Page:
Wagaba’s car was used for frequent trips to Entebbe Botanic Gardens where seedlings for the trees were bought. They also supervised the construction of the small lake where pilgrims now draw what they believe to be holy water. Previously, this was a swamp where Monsignor Mbwega grew sugarcane and yams and where bricks were made. 
Wagaba was also a member of the central organizing committee of the papal visit to Uganda in July 1969. “I was standing nearby when Pope Paul VI (who will be canonized in October 2018) went down on his knees and kissed the spot where St. Charles Lwanga was martyred at Namugongo.”
He is also one of the brains behind the construction of Pope Paul VI Memorial Community Centre in Ndeeba where he is registered as the first club member. His former classmate and friend, Emmanuel Cardinal Nsubuga, invited him to help construct the hotel.

How it all began 
Wagaba now has an entire village named after him in Rubaga Division where he was born in July 1917 to the late Expedito Zzibu and Rosalia Nankya. He joined the royal enclosure of his grandfather, the prominent Buganda chief Stanislas Mugwanya. In 1924, he was transferred to Ssekabaka Daudi Chwa’s palace in Mengo. 
From the palace, he attended Lubaga Vernacular Elementary School and then, travelled back to Mugwanya’s enclosure in Bukerere where he rubbed shoulders with the future Kabaka, Sir Edward Mutesa II. 
He says, “At that time, Mutesa was a student at Kings College Buddo. During his holidays, he lived with us in Bukerere. He often came with a ball and we would play football together. He was a good footballer and very friendly.”
In 1929, Wagaba joined Bukalasa Minor Seminary (now in Kalungu District). Some of his classmates were Emmanuel Cardinal Nsubuga and the late Monsignor Joseph Kyeyune. The trio were members of the school choir.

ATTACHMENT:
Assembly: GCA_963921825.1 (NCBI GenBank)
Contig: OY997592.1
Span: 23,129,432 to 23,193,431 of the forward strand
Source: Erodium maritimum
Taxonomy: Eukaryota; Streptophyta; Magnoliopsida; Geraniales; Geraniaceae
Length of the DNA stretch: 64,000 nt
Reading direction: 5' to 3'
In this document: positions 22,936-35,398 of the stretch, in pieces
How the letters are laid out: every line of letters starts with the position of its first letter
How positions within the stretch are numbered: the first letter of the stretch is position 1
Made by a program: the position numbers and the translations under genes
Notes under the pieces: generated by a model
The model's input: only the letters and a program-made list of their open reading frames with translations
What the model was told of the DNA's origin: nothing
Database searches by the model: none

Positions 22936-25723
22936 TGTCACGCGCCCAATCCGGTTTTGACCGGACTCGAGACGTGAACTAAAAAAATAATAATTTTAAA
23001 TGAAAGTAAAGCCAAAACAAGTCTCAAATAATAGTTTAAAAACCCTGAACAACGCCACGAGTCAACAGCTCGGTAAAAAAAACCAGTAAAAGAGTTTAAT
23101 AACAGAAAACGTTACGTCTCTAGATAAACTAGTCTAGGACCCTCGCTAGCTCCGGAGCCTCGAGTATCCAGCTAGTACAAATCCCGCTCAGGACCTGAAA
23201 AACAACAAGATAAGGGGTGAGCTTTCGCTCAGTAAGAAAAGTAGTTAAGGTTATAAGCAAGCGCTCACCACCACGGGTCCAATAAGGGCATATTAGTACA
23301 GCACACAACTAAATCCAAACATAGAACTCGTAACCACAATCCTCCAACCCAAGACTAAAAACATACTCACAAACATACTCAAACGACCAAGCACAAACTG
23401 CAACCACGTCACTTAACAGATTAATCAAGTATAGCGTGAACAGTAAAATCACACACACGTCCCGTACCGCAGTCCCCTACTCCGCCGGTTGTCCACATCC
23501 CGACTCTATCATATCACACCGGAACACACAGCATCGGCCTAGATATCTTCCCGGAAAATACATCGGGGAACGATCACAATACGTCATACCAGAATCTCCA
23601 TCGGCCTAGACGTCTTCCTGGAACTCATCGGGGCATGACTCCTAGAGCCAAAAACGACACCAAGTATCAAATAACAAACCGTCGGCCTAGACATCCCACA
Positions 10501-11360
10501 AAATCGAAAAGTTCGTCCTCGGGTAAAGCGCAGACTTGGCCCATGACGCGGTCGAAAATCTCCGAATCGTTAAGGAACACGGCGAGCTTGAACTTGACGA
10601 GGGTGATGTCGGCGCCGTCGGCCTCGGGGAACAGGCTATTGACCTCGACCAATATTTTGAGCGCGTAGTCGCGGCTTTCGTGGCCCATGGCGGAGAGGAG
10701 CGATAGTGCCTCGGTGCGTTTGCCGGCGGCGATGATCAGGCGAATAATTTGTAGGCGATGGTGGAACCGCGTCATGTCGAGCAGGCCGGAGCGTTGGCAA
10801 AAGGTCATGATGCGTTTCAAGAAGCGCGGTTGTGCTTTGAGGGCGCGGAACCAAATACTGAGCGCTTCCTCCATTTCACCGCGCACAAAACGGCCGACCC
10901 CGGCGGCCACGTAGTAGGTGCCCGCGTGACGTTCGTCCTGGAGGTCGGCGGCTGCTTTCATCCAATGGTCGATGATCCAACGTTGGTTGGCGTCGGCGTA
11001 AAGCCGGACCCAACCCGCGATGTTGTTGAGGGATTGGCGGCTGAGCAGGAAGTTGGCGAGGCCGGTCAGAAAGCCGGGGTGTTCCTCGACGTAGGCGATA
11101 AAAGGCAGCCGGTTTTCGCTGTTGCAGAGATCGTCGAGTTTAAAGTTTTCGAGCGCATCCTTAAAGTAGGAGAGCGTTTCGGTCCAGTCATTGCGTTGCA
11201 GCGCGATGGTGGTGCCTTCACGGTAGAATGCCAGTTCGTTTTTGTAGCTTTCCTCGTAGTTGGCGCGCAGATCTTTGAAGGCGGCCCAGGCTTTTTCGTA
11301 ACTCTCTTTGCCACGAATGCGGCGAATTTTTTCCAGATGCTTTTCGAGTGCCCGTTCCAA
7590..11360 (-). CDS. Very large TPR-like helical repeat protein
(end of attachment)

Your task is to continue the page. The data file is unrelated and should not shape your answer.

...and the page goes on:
There were only two African teachers on the staff, one of whom was Father Aloysious Ngobya (whose beatification process is being considered). Fr. Ngobya taught Latin and slept on a bed without a mattress. Of the 32 students in the class, only nine made it to Katigondo Major Seminary. Of the nine, only five became priests.
Wagaba’s wife, Caroline Nammande, died on October 17, 1988 in a Uganda Airlines plane crash in Rome, Italy. Together, they had more than a dozen children, many of whom now live and work abroad. Some of his grandchildren Fr. Michael Ssenfuma (the dancing priest) and Fr. Benjamin Lubega are now service priests.

Compassionate : Nsubuga could not imagine a martyrdom site being turned into a shopping mall. COURTESY PHOTO 

 

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By ROBERT MUGAGGA

 COURTESY OF DAILY MONITOR, SUNDAY JUNE 3 2018

 

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Saint Mary's Cathedral Rubaga, commonly referred to as Rubaga Cathedral, is the parent cathedral of the Roman Catholic Archdiocese of Kampala, the oldest Roman Catholic diocese in Uganda. In 1914 the missionaries began constructing a modern cathedral at Lubaga (Rubaga). Construction was completed in 1924 and St. Mary's Cathedral Rubaga was consecrated on 31 December 1925.